Students have misconceptions about what writing involves
Few people are able to turn out high-quality writing in first drafts. For most people, good writing requires rereading, rethinking, and sometimes fairly extensive revising.
Many students, however, misconstrue and underestimate what good writing involves, believing that it’s a simple linear process when in fact it is complex and iterative. Many students leave writing assignments to the last minute, expecting to be able to sit down and rapidly turn out a good paper. Thus, they may not give themselves enough time to re-examine premises, adjust the organizational schema, refine their arguments, etc.
Even if students do leave themselves sufficient time, they may only make revisions at or below the sentence level. In other words, they might ask themselves Are there spelling mistakes, typos, or grammatical errors? but not Is my argument clear? Is it interesting? Does each supporting paragraph help to build the main argument? Does it enlist appropriate evidence? Do I successfully address counter-arguments? Does each paragraph follow logically from the last? Are the transitions smooth? Does my conclusion both sum up and add a new perspective to the rest of the paper?
Faculty may inadvertently perpetuate student misconceptions of the writing process by telling students they should “think their argument through” before beginning to write, as if thinking and writing were discrete, sequential stages.
Instructors can employ several strategies to help students approach the writing process more realistically and productively.
Spell out your expectations vis-à-vis revision and editing. This could be in the assignment description itself or on a checklist that students must fill out and attach to the completed assignment. Such a checklist asks students to verify that they have done certain things, from including page numbers and their name to rereading and spell-checking the paper to re-examining the core premises, the alignment of argument and evidence, and the overall organizational structure. This can serve as a reminder to students that their work is not done simply when they reach the page limit.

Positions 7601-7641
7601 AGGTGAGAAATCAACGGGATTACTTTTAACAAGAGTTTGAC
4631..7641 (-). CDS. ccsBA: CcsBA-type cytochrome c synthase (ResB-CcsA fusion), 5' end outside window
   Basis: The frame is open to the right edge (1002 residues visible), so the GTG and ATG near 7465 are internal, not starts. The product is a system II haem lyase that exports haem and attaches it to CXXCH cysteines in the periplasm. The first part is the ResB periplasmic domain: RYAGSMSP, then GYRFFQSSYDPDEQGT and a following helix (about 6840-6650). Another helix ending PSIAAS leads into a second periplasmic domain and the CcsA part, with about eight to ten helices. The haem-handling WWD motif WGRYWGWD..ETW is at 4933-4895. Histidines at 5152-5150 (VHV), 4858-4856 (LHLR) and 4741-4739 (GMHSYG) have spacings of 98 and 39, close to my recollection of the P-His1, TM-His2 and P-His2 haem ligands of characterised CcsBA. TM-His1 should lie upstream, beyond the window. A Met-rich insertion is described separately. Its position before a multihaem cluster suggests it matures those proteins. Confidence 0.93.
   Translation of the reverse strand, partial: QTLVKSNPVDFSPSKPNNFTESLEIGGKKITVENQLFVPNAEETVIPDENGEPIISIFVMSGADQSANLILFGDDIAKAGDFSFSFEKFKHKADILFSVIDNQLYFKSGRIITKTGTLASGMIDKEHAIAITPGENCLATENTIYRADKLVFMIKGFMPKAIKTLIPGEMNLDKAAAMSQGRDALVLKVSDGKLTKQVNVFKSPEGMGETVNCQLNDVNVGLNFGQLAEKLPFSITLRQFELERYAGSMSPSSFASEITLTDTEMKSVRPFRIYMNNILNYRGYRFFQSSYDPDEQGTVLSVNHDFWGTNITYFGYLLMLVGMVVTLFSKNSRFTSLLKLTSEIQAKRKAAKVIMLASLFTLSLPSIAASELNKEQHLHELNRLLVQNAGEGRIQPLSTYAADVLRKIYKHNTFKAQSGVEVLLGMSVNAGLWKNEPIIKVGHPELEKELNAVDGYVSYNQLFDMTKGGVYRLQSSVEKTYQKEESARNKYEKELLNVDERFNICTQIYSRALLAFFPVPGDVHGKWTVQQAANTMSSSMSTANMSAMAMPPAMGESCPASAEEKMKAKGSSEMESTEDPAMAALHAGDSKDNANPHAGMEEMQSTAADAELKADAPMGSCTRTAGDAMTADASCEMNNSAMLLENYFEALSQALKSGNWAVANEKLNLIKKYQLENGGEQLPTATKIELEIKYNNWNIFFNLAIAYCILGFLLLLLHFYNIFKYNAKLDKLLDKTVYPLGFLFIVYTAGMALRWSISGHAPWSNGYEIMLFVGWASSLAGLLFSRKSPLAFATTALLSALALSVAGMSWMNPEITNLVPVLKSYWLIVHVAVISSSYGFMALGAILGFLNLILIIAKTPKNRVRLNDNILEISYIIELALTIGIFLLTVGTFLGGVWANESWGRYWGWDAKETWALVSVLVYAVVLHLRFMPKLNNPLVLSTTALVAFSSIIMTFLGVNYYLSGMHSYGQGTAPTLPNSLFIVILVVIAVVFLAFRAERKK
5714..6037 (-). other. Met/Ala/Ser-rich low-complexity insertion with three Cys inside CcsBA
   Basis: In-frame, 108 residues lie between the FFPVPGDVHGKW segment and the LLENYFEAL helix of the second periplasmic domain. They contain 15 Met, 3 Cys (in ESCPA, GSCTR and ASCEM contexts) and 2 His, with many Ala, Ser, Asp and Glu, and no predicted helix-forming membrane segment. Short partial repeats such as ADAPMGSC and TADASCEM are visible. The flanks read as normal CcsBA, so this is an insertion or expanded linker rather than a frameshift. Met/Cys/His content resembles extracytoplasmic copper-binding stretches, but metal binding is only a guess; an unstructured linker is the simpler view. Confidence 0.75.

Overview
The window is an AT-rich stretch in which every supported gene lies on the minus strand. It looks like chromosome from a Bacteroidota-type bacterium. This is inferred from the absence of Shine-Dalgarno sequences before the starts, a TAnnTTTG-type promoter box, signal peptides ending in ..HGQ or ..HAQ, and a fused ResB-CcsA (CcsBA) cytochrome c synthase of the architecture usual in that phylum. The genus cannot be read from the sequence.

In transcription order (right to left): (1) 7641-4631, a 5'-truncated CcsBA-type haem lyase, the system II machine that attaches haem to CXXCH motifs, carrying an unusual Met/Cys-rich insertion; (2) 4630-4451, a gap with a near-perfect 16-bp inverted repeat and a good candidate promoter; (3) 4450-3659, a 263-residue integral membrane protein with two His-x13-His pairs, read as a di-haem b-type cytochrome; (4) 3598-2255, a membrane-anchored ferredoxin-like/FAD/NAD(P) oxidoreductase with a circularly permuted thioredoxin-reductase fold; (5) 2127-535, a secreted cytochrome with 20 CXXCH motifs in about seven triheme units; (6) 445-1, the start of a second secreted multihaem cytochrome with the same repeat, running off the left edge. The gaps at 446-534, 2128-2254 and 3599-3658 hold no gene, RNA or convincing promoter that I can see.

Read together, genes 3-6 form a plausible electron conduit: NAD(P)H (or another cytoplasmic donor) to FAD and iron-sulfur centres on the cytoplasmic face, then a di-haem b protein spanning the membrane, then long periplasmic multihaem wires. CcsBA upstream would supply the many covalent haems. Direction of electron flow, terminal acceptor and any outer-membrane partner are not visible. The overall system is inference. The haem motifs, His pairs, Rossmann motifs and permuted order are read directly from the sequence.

Break long writing assignments down into shorter, scaffolded assignments. For a research paper, for example, you might ask first for a proposal or statement of intention in which the student must articulate the purpose of his paper (who will it try to convince of what?). At a slightly later stage, you might ask for a list of relevant bibliographic resources, then for an argument, clearly stated in 1-2 sentences. This can help to illuminate for students the component tasks of a writing assignment, while not permitting them to wait until the last minute to begin work.
- What questions do you ask yourself before you begin? (You might, for example, ask: Who is my audience? What am I trying to convince them of? What do I want to say, and what evidence can I use to back it up?)
- How do you go about writing? (Do you sketch out ideas on scrap paper? Write an outline? Save your introductory paragraph until you have written the body of the paper?)
- How do you go about diagnosing problems and making revisions? (Do you ask a friend to read and comment on your work? Do you step away from the paper for a day and return to it with fresh eyes?)